By Briana Oates
As I looked through archives from Hampton University's museum, there is a whole box just for artist Viktor Lowenfeld: All of this books, a few artwork pieces, and also articles that he contributed to specific art journals. "The Nature of Creative Activity" by Lowenfeld was one of his well-known books. The book talks about experimental, comparative studies of visual and non-visual sources of drawing, painting and sculpting. What is so fascinating about this book is when looking through the types of topics; they were unique to its own discussion; such as looking at blind objects, different cultures, expression, attitudes, space and physical weak elements.
It shows that Lowenfeld was a creative, visual thinker. He saw things and people that were different, not just unique but beautiful. People who did not have a voice could speak through their art. "The Hampton Years," directed by Chris Hanna and written by Jacqueline E. Lawton, tells the story of artist Lowenfeld and his relationship with his art students at Hampton Institute. There was a connection between Lowenfield and his students and how being a Jewish refugee in World War II can impact another person's life such as students being a minority in the South. The students are able to connect with Lowenfeld through art.
Some of his students included John Biggers and Samella Lewis, who was also mentored by notable artist Elizabeth Catlett. In a statement by Lawton on her website, she talks about what fuels her passion in theater. "Theater that is magic," she said. "That provokes and pushes boundaries. That poses questions. That reflects the human condition. I'm inspired to write about history, paintings, music, heartbreak, hope, memory, negligence, and injustice as it relates socially, politically, and historically to who I am as an African-American woman."
What makes this play unique is that it talks about the hard lessons that African Americans had to learn, while living in the South during the 1930s and 1940s. The reality was that Hampton Normal and Agriculture as it was once called did not believe in the values of art. However, Lowenfeld saw art as a complex psychological statement. It was intricate and even related to the healthiness of the mind.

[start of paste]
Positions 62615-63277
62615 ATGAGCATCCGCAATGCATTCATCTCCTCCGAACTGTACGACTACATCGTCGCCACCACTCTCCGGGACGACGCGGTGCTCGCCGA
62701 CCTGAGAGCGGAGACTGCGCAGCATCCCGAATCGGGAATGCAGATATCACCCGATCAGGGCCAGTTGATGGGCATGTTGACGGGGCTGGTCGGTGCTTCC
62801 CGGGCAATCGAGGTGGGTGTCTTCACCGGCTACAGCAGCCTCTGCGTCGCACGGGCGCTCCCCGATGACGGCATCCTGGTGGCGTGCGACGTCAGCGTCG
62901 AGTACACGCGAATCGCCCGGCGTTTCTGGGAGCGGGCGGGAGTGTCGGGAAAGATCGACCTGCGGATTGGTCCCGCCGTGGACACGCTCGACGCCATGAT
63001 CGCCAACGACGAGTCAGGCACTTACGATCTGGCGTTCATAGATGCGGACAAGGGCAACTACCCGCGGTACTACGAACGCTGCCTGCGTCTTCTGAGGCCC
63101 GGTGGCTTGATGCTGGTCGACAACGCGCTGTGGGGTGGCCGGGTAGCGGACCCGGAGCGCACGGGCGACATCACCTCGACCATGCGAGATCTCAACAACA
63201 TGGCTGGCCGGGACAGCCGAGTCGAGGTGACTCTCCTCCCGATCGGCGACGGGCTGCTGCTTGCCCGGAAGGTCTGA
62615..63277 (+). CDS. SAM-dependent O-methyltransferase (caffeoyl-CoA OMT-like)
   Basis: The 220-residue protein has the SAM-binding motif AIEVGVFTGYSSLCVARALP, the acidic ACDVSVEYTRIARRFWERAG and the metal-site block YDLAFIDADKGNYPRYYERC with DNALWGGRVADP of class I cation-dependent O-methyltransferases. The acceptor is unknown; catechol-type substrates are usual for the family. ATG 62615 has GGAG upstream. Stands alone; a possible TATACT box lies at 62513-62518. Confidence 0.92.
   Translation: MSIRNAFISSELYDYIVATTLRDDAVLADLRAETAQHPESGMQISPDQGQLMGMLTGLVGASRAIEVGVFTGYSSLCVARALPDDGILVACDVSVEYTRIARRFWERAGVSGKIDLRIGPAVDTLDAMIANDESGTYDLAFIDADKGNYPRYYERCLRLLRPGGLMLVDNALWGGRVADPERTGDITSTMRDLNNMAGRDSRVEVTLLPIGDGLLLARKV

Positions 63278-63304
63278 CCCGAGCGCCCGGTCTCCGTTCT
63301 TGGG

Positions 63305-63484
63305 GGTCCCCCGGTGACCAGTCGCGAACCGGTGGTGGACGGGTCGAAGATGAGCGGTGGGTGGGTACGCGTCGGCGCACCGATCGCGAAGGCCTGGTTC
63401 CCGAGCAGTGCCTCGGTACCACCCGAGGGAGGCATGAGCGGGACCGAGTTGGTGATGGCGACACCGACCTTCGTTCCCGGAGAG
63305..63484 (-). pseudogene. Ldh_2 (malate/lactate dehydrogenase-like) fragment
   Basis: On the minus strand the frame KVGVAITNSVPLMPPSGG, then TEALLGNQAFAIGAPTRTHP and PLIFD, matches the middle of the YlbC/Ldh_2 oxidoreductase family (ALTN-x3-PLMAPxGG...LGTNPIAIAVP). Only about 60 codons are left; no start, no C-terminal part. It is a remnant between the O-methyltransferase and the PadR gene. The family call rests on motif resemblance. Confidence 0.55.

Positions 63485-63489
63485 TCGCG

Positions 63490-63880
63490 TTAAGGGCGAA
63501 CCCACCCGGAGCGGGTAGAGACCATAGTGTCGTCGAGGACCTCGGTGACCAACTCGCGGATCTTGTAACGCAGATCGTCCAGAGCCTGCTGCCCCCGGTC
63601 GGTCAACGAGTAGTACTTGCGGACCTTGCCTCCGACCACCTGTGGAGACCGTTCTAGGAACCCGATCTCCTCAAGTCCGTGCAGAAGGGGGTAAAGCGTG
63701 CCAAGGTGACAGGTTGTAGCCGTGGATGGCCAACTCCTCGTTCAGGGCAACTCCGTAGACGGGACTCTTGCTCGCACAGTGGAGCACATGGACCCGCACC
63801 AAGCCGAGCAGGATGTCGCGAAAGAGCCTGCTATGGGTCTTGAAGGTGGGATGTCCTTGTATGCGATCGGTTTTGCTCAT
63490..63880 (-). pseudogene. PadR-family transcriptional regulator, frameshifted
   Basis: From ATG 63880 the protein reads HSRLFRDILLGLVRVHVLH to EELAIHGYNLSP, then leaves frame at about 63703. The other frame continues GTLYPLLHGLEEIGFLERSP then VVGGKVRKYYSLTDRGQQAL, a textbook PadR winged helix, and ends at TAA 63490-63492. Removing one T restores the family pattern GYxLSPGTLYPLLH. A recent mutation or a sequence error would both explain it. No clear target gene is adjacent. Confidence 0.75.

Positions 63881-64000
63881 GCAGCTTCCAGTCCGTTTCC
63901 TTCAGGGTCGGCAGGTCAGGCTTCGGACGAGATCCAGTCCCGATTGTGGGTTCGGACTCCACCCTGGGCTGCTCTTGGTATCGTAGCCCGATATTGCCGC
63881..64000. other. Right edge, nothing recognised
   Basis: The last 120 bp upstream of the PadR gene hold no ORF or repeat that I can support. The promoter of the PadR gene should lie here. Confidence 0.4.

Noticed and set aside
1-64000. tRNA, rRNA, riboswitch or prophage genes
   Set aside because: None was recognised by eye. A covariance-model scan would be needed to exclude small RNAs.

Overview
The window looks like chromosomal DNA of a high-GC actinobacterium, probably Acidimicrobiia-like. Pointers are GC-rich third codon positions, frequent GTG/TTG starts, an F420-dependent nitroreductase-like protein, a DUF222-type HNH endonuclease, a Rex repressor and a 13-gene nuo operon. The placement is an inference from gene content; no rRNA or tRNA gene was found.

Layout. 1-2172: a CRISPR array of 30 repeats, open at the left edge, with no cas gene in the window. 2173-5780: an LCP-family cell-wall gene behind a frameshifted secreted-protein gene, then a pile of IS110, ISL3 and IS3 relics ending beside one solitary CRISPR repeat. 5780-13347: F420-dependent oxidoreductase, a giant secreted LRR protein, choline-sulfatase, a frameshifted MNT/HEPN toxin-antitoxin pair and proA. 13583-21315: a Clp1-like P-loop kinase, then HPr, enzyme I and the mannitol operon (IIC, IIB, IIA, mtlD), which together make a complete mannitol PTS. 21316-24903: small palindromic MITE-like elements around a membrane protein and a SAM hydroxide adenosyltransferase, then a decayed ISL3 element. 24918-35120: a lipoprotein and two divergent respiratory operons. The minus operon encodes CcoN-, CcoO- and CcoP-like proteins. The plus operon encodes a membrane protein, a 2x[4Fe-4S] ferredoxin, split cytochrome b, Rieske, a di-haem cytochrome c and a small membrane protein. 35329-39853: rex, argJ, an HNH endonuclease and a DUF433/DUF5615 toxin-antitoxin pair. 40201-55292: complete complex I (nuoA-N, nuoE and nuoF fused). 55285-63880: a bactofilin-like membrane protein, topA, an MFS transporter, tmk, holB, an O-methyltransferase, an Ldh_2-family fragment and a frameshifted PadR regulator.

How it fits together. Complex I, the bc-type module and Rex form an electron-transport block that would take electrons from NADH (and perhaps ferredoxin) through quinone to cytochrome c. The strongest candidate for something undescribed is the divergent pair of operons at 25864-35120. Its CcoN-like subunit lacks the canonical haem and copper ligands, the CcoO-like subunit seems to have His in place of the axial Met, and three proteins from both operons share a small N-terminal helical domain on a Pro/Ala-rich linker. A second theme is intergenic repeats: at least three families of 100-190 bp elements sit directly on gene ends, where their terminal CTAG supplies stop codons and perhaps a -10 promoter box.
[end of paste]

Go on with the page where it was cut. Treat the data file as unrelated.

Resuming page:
Lowenfeld created the foundation for art to become a department at Hampton because African-Americans did not have freedom of expression. He wanted the students to express themselves because it helped them to establish cultural identity and a healthy well-being. In the book "Five Decades" by John Biggers about the Hampton art tradition, Lowenfeld mentioned in the book that, "art has been frequently expressed to imitate "superior" white group- one inhibiting factor of genuine art." He challenged his students to think outside of normal capacities and to draw, paint, sculpt truly how they felt.
For instance, Samella Lewis created a piece called "Field." When looking at the woodcut artwork, the lines on the man and creation of the field depict the harshness of the work and the shape of the sun created in circles shows endless work that slaves had to do in the hot sun. This artwork is a true expression. Lowenfeld taught his students to create realness and that was one of many things genuine for African Americans.
In a past interview with the New York Times, Sanders explained her artwork. She said, "I needed a voice and they needed a voice. I had things to say about the social situation at that time. There was a hurt inside of me that I could not get rid of unless I understood it a little better."
This play is a must see for all artwork lovers and students that are art majors. It gives you a sense of history into how art became a part of many people's lives, particularly African-Americans.
The birth of art and embracing its value to Hampton is credited to Viktor Lowenfeld. He had faith in his students that they could be great and there words could be heard through lines, paint, sculpture, color and many other art mediums.
"The Hampton Years" by The Virginia Stage Company at Wells Theatre in Norfolk, Virginia is running until Sunday. Feb. 7.
The writer is a student at the Scripps Howard School of Journalism and Communications.